“The truth is, unless you let go, unless you forgive yourself, unless you forgive the situation, unless you realize that the situation is over, you cannot move forward.” ― Steve Maraboli, Unapologetically You: Reflections on Life and the Human Experience
When I was younger, I was incredibly smart. I would handle life through boxes. Arguments, nightmares, issues and questions all lay in beautiful boxes in my mind. When I felt incredibly strong or too weak to hold down all the lids, I would sit down to peek inside one or two. I would lift the boxes up and diligently study their contents from all angles. Then an hour, day or week later, I’d pop the lid back on and smile at it’s safe confinement.
When I was young, I was clever. My hamster died and I popped it in a box to bury it. I dug a hole and in went the box. And when I felt incredibly strong or too weak to resist, I sat down and dug it back up to look inside. Luckily (I say that with full perspective now), I hadn’t left it too long so I saw only the first stages of disrepair. What went in the box was not what was in the box then. It was a version of, but with no air flow, it was morphing into something more sinister.
When I was younger, I used to have a recurring dream as I fell asleep. There were boxes in boxes and I was falling through them, ever deeper and darker. When I landed, I was the size of a pea in a land of boxes in boxes, small and irrelevant, powerless and prostrate.
Now that I am older, I feel stupid. Because I am having to do the very thing I always shied away from when I was young. I’m ripping the lids off. Off everything. Now that I am older, I’ve realised that there is nothing natural about boxes. There’s no flow in boxes. Therefore things can’T grow, they can only be caught in a false stagnation. And that stagnation can only be fuelled by whatever environment you’ve created in your own mind. Mine was stuffed high with boxes, no space for new thoughts, patterns or inspiration. The past doesn’t belong in boxes, only ever as pages in an ever-growing book.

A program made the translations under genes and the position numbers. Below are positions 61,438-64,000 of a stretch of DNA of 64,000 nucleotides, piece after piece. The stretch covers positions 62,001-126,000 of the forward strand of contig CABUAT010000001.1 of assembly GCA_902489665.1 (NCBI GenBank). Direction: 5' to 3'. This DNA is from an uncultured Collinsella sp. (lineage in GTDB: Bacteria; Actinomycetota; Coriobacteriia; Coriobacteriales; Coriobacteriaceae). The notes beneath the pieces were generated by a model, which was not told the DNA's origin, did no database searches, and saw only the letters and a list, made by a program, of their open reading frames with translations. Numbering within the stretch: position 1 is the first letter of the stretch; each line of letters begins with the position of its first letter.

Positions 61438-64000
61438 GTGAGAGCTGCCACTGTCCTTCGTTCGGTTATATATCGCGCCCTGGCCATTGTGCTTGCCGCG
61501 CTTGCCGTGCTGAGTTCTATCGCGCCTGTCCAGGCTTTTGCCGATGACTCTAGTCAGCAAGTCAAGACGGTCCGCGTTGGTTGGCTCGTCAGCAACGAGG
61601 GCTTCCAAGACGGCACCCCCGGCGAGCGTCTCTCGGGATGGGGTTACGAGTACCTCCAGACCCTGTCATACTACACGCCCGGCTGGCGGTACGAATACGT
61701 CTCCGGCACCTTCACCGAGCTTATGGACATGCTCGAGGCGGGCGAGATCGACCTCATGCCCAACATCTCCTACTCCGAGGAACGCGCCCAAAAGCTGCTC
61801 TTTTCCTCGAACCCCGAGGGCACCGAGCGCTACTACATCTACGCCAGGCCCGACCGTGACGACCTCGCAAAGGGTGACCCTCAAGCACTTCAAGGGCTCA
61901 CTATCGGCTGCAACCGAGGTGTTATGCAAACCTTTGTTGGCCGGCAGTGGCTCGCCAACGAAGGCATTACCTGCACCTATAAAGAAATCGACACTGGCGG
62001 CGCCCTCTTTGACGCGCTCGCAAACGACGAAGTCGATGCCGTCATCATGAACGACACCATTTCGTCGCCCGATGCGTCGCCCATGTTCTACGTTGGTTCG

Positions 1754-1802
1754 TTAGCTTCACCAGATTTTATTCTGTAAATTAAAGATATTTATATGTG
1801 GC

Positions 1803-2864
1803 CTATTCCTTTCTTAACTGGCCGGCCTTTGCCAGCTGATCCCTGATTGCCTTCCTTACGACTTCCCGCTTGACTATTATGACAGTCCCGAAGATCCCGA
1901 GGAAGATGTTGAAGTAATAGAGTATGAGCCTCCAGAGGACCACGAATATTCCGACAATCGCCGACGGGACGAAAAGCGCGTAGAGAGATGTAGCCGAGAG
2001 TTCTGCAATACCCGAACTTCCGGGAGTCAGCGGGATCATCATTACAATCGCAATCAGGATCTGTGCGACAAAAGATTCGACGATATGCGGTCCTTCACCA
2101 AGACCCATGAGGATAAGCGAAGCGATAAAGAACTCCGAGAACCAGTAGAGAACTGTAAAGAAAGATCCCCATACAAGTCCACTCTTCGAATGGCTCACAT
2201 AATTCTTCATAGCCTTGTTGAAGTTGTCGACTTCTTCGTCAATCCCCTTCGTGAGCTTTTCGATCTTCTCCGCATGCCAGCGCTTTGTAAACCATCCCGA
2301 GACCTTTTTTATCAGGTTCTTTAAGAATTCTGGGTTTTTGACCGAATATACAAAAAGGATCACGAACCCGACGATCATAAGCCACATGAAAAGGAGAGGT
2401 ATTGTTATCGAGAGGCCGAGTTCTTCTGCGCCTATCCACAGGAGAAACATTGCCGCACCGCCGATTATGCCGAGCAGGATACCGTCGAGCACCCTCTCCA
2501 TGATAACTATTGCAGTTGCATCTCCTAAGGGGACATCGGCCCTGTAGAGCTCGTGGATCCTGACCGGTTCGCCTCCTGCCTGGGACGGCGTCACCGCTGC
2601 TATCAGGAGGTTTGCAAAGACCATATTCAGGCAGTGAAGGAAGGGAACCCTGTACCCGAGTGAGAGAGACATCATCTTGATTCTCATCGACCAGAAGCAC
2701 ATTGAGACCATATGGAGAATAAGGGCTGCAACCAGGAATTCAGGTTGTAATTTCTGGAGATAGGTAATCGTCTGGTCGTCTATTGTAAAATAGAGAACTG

Now that I am older, I realise it’s not about feeling smart or stupid, it’s about feeling the flow. It’s about allowing things to move through your life as they most naturally will. Just as I wish that I could bottle up summer but then love crisp winter days, all things need to pass. Just as it is rare to have a lifetime friend, it is rare that any given memory will serve you well for all your days. Just as you would never choose to live in the same room for your life, nor should your brain have a never-changing stock in its warehouse.
This week I lifted a lot of lids and I relished in the excitement of feeling flow just that little bit more.